Greenwich Savings Bank Building in New York City

Saturday, 8 July 2023 - 11:00 am (CET/MEZ) Berlin | Author/Destination:
Category/Kategorie: General, New York City
Reading Time:  4 minutes

© flickr.com - Eden, Janine and Jim/cc-by-sa-2.0

© flickr.com – Eden, Janine and Jim/cc-by-sa-2.0

The Greenwich Savings Bank Building, also known as the Haier Building and 1356 Broadway, is an office building at 1352–1362 Broadway in the Midtown Manhattan neighborhood of New York City. Constructed as the headquarters of the Greenwich Savings Bank from 1922 to 1924, it occupies a trapezoidal parcel bounded by 36th Street to the south, Sixth Avenue to the east, and Broadway to the west. The Greenwich Savings Bank Building was designed in the Classical Revival style by York and Sawyer.

The exterior, wrapping around the three sides of the building, consists of a base of rusticated stone blocks, atop which are Corinthian-style colonnades. Structurally, the building consists of a steel frame. Inside is an elliptical banking room with limestone Corinthian columns, granite walls, a marble floor, and a coffered, domed ceiling with a large skylight. The bronze tellers’ screens contain sculptures of Minerva (symbolizing wisdom) and Mercury (representing commerce).

The Greenwich Savings Bank Building opened in May 1924 and operated as the headquarters of that bank until 1981. Afterward, the building was occupied by other banks for two decades. The building was purchased by Chinese appliance company Haier in 2001 and soon afterward was renamed for Haier. The banking space was turned into an event space called Gotham Hall, while Haier occupied the basement through 2014. The building’s facade and lobby were made New York City designated landmarks in 1992, and the building was added to the National Register of Historic Places in 2005.

© flickr.com - Han Zheng/cc-by-sa-2.0 © flickr.com - Luca Nebuloni/cc-by-2.0 © Jim.henderson © Epicgenius/cc-by-sa-4.0 © Epicgenius/cc-by-sa-4.0 © flickr.com - Eden, Janine and Jim/cc-by-sa-2.0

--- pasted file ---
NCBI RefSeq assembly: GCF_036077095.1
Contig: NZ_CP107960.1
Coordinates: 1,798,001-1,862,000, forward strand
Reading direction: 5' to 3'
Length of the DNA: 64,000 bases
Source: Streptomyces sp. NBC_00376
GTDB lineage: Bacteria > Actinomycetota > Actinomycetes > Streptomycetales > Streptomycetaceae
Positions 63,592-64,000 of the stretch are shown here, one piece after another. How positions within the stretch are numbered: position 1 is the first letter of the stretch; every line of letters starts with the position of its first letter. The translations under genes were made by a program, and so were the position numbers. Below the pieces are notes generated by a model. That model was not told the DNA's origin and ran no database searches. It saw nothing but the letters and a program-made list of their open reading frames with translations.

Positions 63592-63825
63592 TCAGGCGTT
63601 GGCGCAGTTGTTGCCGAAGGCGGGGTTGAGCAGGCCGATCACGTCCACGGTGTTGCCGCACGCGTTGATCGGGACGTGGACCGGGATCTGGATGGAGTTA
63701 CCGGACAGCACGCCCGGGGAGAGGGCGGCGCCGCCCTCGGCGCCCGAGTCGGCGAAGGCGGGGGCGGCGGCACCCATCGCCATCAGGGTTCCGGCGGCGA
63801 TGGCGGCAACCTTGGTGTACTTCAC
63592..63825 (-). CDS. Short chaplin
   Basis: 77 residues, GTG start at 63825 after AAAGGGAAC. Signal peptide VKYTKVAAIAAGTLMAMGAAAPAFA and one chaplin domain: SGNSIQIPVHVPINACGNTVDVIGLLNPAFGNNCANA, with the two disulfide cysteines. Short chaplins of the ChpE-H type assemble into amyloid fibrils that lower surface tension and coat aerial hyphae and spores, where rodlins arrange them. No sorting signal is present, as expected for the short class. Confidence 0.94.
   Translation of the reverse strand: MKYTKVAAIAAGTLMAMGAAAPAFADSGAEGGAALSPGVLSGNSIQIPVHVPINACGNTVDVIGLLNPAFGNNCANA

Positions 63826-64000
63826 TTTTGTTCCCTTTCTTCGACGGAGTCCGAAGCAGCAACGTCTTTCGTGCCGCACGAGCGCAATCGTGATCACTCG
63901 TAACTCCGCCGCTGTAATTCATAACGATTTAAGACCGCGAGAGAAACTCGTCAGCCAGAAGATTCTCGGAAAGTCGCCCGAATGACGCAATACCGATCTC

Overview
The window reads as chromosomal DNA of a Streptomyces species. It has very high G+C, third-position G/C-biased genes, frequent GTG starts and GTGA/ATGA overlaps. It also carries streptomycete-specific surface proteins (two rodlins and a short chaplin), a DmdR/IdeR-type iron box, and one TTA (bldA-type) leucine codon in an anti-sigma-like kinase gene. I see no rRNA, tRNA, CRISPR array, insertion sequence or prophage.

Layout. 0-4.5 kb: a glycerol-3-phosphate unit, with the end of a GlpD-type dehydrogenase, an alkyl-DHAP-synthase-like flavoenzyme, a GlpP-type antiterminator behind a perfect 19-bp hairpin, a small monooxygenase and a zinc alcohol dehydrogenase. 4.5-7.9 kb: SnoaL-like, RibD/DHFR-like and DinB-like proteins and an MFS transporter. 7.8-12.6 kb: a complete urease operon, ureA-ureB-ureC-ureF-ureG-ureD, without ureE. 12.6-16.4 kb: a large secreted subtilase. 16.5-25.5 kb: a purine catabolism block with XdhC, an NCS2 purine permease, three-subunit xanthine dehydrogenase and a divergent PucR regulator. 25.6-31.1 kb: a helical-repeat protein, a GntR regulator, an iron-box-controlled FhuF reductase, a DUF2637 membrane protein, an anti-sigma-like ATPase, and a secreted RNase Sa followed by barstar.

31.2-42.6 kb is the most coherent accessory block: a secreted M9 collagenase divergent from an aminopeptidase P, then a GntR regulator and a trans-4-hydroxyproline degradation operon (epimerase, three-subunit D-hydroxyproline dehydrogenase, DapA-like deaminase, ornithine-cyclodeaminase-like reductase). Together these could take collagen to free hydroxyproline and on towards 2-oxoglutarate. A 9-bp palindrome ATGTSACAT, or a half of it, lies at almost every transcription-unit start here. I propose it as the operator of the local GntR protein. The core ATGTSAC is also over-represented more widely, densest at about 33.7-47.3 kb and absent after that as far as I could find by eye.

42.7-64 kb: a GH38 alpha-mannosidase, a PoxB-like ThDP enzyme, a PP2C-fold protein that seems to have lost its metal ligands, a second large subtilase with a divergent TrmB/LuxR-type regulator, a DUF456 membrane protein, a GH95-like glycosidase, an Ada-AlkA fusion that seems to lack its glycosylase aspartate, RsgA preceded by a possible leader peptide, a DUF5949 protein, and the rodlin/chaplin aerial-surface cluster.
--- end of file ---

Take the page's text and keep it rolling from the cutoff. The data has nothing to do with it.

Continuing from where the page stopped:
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© flickr.com - Eden, Janine and Jim/cc-by-sa-2.0
The Greenwich Savings Bank Building is on the northern sidewalk of 36th Street, running the entire block between Sixth Avenue (Avenue of the Americas) to the east and Broadway to the west, in the Midtown Manhattan neighborhood of New York City. The building’s land lot covers 17,600 square feet (1,640 m²). The building has a frontage of about 106 feet (32 m) on Broadway, 159 feet (48 m) on 36th Street, and 99 feet (30 m) on Sixth Avenue. Because Broadway runs diagonally to the Manhattan street grid, the land lot is trapezoidal, with the western facade on Broadway running at an irregular angle. Prior to the construction of the Greenwich Savings Bank Building, the two-story Sheridan Building occupied the site. The land was owned by the Van Ingen estate immediately before the bank had purchased it in 1921. The neighborhood had become dense after World War I with the construction of hotels and stores, as well as the development of what is now the Garment District of Manhattan. The site to the south once contained the New York Herald Building, the Renaissance Revival-style headquarters of the New York Herald. Because the Herald Building had a loading dock from 36th Street, the bank’s design does not include any entrances from 36th Street to alleviate congestion there.

At the building’s opening, The Wall Street Journal dubbed it “a wonderful piece of architectural work”. Architect magazine wrote, “it seems worth while to express appreciation of all those concerned in the construction of the bank and in the furnishing of all its varied details”.

Read more on Gotham Hall and Wikipedia Greenwich Savings Bank Building (Smart Traveler App by U.S. Department of State - Weather report by weather.com - Global Passport Power Rank - Travel Risk Map - Democracy Index - GDP according to IMF, UN, and World Bank - Global Competitiveness Report - Corruption Perceptions Index - Press Freedom Index - World Justice Project - Rule of Law Index - UN Human Development Index - Global Peace Index - Travel & Tourism Competitiveness Index). Photos by Wikimedia Commons. If you have a suggestion, critique, review or comment to this blog entry, we are looking forward to receive your e-mail at comment@wingsch.net. Please name the headline of the blog post to which your e-mail refers to in the subject line.




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